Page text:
Monday, February 28, 2011

Baby Cried the Day the Circus Came to Town

"New Shrine Circus Fun Amusement Park," Raymond Thunder-Sky, marker on cardstock

"I Want to Be the One with the Most Cake," Bill Ross, acrylic on canvas

"Ringling Bro and Barnum & Bailey" poster

"Will You Say Good Things About Us?" Eric Ruschman, oil and enamel on MDF panel

"Baby cried the day the circus came to town," sings Melissa Manchester in that beautifully cheesy late-70s pop song "Don't Cry Out Loud."  And that mix of melodrama and spectacle gives the idea of "the circus" a sort of David-Lynch exoticism:  surrealism born from innocence and seediness, transient people and caged beasts.  There's a couple of exhibitions coming up this month in town that pay homage (one intentionally, one not so) to this strange spectacle and the need to contain it elegantly and painstakingly in visual art.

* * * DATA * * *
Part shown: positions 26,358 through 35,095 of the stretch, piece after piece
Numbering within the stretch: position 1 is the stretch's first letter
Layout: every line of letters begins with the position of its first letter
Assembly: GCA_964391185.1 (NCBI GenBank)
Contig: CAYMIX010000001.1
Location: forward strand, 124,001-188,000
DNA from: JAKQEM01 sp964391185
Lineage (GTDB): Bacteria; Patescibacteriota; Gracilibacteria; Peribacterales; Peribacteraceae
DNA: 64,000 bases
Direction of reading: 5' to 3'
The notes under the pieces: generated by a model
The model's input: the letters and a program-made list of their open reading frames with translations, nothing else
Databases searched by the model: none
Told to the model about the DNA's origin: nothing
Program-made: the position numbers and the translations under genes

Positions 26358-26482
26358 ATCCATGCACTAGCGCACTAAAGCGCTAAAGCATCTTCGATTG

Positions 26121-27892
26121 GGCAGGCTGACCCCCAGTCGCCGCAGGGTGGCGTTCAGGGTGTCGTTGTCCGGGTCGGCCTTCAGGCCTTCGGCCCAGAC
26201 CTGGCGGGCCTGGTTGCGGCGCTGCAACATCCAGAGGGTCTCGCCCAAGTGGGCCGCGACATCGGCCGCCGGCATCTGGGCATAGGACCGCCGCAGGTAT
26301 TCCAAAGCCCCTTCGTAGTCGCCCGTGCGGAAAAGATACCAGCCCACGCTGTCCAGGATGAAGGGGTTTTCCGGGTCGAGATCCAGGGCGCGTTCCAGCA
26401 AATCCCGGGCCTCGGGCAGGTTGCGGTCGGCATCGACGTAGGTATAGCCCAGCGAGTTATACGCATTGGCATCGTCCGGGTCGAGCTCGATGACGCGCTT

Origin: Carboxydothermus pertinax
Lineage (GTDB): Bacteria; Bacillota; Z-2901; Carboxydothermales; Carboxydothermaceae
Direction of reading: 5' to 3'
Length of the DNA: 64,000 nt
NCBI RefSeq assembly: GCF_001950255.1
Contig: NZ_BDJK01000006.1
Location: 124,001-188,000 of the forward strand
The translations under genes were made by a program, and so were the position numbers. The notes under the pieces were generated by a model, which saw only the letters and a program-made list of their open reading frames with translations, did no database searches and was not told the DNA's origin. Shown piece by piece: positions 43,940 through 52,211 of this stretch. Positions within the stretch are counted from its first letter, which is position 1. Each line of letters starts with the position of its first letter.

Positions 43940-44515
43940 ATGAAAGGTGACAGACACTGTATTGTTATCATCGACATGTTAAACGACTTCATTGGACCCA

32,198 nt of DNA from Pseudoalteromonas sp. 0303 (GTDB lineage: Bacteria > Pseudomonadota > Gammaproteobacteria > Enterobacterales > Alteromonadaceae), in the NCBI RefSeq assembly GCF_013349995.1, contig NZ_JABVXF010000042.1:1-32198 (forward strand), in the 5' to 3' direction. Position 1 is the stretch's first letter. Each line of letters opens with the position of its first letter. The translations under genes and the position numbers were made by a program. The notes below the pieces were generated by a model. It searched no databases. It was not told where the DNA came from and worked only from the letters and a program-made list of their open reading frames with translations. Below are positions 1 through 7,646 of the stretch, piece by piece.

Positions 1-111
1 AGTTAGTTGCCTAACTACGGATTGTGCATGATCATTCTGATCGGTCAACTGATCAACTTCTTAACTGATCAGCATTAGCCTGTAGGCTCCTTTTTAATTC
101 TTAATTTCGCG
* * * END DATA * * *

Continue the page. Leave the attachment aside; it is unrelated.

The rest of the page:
"It's Dangerous to Go Alone! Take This: New Paintings by Eric Ruschman"  opens March 4, 2011 at Aisle Gallery (424 Findley Street 3rd Floor, Cincinnati, Ohio) and surveys the newest works by Ruschman, a Cincinnati-based artist who seems to be on a safari for storybook perfection:  shiny surfaces, frighteningly vivid colors, simple, plush imagery.  His paintings and other works imply a frozen carnival of the mind, porcelain-precious but also eerily alive.  The title of the show, as well, allows for the innocent imagery and the methodical attention to detail to combine into a narrative of leaving for some far-off adventure.  Like maybe joining the circus. 

"The Amazing American Circus Poster" at the Cincinnati Art Museum spotlights the wit and cagey intelligence behind circus posters created in the late 19th and early 20th Centuries.  80 posters make up the exhibit, and the richness both of imagery and composition comprise a catalog of functional elegance and dreamy nostalgia, like a beautiful scrapbook of hidden Americana.  As part of the Art Museum's Family First Saturday program, Thunder-Sky, Inc. co founder Bill Ross will be talking about his colorful, animal-centric works, which are bizarre, twitchy great grandchildren to the straight-forward design and splash of the circus posters.  He'll also talk a little about Raymond Thunder-Sky and his work -- and Raymond's deification of all things circus (March 5, 2011, 1 to 4).